Pennsylvania divorce: Helping the kids adjust to the changes

Parents cannot eradicate the upheaval and upset their divorce may cause their kids, but there are things they can do to help them cope.

The Pennsylvania Department of Health reports that 33,749 couples across the state got divorced or had their marriages annulled in 2016 alone. While the breakup of a marriage may be trying for the adults involved, divorce may be particularly upsetting for the children. Although parents cannot completely alleviate the upset that the end of their marriage may cause their children, there are things they can do to help them adjust to this type of major life change.

Allow children their reactions

Not all children react in the same way or in the same timeframe to the news that their parents are getting divorced. Some may initially express feelings of anger or sadness, while others may seem ambivalent and instead only show concern for how the split will affect their day-to-day lives. This may include asking who they will live with, whether they will have to change schools and how the parenting-time schedule will work. It is important that parents reassure their kids that their feelings are normal, and encourage them to share their emotions as openly as possible.

Consistency, consistency, consistency

Their parents' marriage coming to an end may make some children feel as though their worlds have been turned upside down. While they may not be aware of it themselves, this may cause them to crave and need structure even more than normal. As such, it is suggested that parents try to maintain their children's routines as much as possible during and after a divorce. Additionally, they should attempt to keep the same rules in both parents' homes and stick to them. Relaxing the rules or completely altering kids' schedules may lead to insecurities, and inhibit, rather than support, their coping and adjustment to the changes.

Keep the kids out of adult matters

As parents work through the issues that must be settled during a divorce, it may lead to adult discussions or arguments. While this is to be expected, it may cause problems for children's adjustment if it takes place in front of them. Thus, parents are advised to talk about difficult matters, like child support or alimony, over the phone or when their kids are not around. Further, it is recommended that people refrain from talking badly about their exes in front of their children, asking their kids for information about their other parents or otherwise using their children against their former spouses.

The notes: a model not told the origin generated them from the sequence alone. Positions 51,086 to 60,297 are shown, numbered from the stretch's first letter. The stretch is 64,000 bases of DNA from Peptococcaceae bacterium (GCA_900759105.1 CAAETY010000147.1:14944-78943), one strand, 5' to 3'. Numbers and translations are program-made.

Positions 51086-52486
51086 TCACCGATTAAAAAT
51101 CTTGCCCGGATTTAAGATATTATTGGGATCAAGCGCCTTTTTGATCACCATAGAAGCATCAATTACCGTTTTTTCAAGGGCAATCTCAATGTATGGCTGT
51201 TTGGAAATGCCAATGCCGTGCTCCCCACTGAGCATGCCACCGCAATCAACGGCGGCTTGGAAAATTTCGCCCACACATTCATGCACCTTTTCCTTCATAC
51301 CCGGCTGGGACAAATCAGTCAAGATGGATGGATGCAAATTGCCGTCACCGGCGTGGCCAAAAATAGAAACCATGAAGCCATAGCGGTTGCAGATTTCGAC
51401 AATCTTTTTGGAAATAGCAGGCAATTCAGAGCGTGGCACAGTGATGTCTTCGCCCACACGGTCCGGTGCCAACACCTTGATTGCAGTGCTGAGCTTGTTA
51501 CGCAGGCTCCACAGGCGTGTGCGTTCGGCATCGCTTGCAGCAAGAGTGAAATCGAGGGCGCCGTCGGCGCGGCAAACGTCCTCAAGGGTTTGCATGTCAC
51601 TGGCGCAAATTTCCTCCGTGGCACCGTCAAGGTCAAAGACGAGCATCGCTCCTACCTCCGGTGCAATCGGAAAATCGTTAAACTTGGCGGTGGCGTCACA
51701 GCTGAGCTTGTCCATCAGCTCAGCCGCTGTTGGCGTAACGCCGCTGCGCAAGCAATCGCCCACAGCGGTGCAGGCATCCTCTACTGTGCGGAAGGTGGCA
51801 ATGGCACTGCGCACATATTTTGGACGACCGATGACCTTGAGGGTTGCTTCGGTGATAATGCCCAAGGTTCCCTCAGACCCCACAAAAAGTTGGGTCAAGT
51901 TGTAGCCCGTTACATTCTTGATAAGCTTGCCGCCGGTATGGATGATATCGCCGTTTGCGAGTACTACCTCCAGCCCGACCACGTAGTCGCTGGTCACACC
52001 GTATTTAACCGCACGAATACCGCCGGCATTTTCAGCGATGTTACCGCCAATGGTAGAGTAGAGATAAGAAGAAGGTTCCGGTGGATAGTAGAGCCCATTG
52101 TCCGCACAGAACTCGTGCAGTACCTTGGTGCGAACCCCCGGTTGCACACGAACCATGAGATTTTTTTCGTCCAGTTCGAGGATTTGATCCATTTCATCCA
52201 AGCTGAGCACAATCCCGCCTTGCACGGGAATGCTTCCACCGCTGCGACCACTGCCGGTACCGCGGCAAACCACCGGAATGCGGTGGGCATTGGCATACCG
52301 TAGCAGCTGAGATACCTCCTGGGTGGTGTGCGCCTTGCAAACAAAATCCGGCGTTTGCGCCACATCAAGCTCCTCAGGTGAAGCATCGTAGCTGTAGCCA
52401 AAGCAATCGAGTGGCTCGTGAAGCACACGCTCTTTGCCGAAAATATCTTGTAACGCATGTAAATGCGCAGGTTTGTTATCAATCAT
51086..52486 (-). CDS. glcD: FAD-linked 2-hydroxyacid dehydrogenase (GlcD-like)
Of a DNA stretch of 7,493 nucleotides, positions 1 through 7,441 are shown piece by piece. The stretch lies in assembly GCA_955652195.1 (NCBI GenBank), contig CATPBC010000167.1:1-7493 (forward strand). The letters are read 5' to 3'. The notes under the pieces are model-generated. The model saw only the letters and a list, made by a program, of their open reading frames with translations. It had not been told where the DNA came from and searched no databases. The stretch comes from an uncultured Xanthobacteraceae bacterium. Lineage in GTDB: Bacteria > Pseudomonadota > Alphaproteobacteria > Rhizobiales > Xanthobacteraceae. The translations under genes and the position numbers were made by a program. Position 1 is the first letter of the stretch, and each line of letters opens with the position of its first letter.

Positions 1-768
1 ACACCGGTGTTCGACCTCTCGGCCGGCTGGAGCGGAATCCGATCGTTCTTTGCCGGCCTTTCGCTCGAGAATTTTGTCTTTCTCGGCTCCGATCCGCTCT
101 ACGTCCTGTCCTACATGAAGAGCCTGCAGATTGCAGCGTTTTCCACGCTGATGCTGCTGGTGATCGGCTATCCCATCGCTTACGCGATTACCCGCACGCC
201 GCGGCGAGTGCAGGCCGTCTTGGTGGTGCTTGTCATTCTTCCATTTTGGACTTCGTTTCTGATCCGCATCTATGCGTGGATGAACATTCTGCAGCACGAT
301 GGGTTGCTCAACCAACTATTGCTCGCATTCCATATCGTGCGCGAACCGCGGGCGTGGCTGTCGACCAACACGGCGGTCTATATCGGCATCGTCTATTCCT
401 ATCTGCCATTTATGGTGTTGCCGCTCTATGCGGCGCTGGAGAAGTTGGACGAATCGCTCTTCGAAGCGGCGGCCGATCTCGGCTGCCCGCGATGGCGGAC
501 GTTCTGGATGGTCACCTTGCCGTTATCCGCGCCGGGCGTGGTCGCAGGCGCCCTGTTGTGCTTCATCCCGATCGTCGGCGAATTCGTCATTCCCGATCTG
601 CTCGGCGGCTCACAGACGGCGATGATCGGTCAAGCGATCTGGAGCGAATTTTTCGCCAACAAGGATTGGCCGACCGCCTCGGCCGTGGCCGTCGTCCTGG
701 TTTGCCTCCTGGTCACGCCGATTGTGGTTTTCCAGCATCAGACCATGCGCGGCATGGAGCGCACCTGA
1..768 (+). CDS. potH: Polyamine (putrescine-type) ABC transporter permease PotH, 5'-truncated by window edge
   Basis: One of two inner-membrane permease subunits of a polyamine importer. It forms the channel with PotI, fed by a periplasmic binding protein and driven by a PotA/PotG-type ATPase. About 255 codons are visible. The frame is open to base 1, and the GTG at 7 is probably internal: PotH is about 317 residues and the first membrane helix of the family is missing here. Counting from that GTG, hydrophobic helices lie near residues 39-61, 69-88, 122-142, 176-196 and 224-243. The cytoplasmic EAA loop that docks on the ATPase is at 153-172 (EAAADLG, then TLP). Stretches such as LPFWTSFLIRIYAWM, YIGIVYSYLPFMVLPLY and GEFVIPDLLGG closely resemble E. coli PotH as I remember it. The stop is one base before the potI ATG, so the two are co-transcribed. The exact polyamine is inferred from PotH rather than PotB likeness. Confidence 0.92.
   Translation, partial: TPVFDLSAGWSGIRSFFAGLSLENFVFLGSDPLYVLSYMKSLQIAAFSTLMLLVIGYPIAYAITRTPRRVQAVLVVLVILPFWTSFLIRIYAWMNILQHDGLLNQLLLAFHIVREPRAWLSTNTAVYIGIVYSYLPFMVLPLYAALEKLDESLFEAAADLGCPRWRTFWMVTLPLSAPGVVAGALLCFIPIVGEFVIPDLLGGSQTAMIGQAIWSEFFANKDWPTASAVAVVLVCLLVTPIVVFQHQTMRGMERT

Ask for help

Given time and the support they need, many children rebound from their parents' divorce and move forward. In some cases, however, kids may need additional help dealing with their feelings and the changes. Should children show signs of distress or seem to otherwise be struggling to cope, parents may consider using the services of a professional, such as their kids' pediatrician or a counselor. It may also be helpful for people to clue their children's teachers in to what is going on so that they can aid in monitoring how they are adjusting.

Without contention or complications, Pennsylvania divorces may be challenging enough for families to get through and move on from. However, when the process is drawn out, it may be even more traumatizing for those involved and cause lasting fractures within the family. Therefore, those who are considering a divorce or whose spouses have already filed may find it of benefit to consult with an attorney. A lawyer may not only explain their options and the legal process, but also aid them in negotiating and resolving their cases.

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